“I think that that office is literally a shining beacon for prosecutor’s offices and the decisions they make,” he said. “Her decisions are very mature. She’s very reasonable. She’s very fair. I really appreciate the approach.”

Williams is in negotiations with Swanson for a plea in Morales’ case. The plea could be reached this month and Williams said he didn’t want to comment about details in the case until it is resolved.


Swanson said she always wanted to become a lawyer, but she didn’t know right away that she wanted to go into criminal law.

“I thought I wanted to be an environmental lawyer, but then when I went to school I found that I really liked criminal law,” she said.

She attended Cooley Law School after undergraduate studies at Central Michigan University. It was at Central where she met her future husband, who the Macomb County native moved north to be with once she finished law school. The couple were married this year.

“I love it up here. It’s beautiful in the summer. It’s like I’m on vacation every weekend,” she said.

She practiced criminal law in Benzie County for several years until she saw the opportunity to run for prosecutor. At the time of the election she was 29.

When her predecessor, John Daugherty, decided to run for judge instead of reelection, she hopped into the race and said she enjoyed the foray into politics.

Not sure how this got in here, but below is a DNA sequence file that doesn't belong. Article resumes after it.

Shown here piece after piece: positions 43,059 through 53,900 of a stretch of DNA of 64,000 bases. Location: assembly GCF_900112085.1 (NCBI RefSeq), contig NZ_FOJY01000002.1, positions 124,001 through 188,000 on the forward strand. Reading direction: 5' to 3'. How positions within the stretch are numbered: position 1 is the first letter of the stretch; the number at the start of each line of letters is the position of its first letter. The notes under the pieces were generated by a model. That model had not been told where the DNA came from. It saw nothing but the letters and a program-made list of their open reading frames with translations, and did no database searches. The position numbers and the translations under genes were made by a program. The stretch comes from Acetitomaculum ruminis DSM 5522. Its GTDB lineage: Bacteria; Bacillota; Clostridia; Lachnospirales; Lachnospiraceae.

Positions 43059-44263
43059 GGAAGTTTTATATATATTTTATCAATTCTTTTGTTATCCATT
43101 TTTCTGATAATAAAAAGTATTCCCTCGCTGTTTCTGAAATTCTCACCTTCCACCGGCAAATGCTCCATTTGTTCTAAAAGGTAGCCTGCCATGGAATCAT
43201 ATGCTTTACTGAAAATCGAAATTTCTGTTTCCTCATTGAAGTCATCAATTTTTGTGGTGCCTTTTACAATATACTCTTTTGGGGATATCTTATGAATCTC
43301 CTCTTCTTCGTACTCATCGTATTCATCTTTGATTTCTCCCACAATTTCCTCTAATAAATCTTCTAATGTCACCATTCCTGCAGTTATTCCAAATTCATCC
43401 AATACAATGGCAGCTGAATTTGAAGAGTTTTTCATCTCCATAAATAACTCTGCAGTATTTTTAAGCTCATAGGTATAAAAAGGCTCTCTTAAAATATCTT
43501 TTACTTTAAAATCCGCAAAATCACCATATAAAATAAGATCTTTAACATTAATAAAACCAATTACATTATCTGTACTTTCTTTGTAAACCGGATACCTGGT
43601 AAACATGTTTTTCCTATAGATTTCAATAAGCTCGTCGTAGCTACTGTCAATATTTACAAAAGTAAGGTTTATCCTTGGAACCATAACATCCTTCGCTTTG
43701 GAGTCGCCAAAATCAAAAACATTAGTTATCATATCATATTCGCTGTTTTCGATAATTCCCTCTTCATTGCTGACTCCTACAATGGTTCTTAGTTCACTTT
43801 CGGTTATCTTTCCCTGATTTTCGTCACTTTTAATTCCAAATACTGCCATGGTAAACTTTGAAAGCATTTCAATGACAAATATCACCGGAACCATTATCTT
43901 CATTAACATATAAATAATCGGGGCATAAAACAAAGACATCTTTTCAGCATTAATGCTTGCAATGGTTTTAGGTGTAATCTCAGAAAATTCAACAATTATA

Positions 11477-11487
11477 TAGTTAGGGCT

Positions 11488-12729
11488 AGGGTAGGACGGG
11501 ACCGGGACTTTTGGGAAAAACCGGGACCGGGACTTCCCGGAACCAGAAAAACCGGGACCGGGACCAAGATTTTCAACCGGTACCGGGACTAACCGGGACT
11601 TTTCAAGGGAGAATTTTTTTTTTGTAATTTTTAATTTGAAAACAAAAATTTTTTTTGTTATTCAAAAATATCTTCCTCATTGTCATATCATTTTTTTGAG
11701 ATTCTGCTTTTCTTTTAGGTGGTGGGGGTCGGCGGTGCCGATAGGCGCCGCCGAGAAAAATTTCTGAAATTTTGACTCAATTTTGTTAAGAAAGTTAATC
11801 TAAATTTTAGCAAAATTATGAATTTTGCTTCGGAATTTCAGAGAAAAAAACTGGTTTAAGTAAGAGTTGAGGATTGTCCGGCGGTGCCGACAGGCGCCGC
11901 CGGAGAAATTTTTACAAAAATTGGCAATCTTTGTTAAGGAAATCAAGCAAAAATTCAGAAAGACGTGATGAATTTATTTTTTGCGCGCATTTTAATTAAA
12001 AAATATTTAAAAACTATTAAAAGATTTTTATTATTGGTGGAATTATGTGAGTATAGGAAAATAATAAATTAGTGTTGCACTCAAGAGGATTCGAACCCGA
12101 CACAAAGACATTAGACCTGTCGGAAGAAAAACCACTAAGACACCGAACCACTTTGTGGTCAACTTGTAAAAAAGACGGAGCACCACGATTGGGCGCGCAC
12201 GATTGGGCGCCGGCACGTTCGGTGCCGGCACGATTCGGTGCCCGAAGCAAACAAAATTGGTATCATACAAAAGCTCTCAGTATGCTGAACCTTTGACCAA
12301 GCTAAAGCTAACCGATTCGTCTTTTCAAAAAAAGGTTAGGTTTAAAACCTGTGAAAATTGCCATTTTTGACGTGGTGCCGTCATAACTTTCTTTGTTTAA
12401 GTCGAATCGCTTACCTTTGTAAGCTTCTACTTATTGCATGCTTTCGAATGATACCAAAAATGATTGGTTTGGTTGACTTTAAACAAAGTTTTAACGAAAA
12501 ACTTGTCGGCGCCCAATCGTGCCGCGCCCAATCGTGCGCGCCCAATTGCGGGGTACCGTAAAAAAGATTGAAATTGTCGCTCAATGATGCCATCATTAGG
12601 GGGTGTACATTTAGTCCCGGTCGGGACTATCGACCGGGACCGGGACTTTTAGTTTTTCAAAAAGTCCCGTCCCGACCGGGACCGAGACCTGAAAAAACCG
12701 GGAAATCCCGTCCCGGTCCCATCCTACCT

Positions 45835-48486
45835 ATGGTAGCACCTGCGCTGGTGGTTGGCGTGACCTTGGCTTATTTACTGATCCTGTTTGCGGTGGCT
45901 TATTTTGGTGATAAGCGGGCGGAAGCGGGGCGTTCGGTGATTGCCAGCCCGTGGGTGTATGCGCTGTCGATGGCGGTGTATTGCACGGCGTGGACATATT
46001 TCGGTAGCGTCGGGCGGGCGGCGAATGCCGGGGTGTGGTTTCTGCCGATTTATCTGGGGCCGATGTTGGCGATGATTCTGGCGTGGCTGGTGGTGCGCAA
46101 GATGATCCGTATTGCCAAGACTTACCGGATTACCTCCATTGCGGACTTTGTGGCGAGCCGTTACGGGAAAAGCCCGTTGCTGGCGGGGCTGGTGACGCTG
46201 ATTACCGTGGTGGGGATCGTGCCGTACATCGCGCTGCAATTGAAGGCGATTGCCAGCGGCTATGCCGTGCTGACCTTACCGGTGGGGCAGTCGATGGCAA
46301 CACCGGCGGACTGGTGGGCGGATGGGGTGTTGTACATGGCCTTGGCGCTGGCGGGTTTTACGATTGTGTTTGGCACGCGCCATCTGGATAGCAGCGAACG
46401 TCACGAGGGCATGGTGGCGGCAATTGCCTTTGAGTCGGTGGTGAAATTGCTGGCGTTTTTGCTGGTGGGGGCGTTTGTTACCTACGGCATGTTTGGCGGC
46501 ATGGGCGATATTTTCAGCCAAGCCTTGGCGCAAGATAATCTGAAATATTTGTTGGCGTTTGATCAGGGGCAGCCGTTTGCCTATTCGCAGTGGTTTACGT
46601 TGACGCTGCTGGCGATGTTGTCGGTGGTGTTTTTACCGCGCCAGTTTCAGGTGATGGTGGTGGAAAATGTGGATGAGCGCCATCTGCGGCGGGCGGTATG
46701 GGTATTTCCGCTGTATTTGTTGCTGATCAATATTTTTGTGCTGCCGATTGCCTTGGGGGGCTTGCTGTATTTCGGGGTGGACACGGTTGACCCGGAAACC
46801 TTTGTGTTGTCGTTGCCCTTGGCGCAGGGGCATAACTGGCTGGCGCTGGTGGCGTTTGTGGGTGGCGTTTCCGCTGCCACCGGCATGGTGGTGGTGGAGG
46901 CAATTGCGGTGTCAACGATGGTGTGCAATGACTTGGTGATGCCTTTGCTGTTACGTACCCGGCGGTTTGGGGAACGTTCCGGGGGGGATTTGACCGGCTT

“I definitely wanted the job,” she said.

“It was the summer so I went to all of the events and it was a great opportunity to meet a lot of people. ... I’m glad I don’t have to do it again for a few more years, but all in all it was fun.”


In January, Swanson will get more into the nuts-and-bolts of small-county politics in an era of tight budgets.

She has collected crime statistics for the county that show crime across the board has been on the rise for the past three years.

The numbers show crime spikes in the summer, she says.

In June, July and August of 2013, there were 91 felonies charged in the county. In 2011, there were just 42 in those same months.

Swanson wants to hire an intern for the summer of 2014. She has already approached the board of commissioners and she said she expects they will take up her request some time this month.

Having to ask permission to fund things in her office is one of the biggest adjustments of being prosecutor, she said.

“When I was in private practice, if I wanted to buy new chairs that matched, I just bought new chairs that matched,” Swanson said.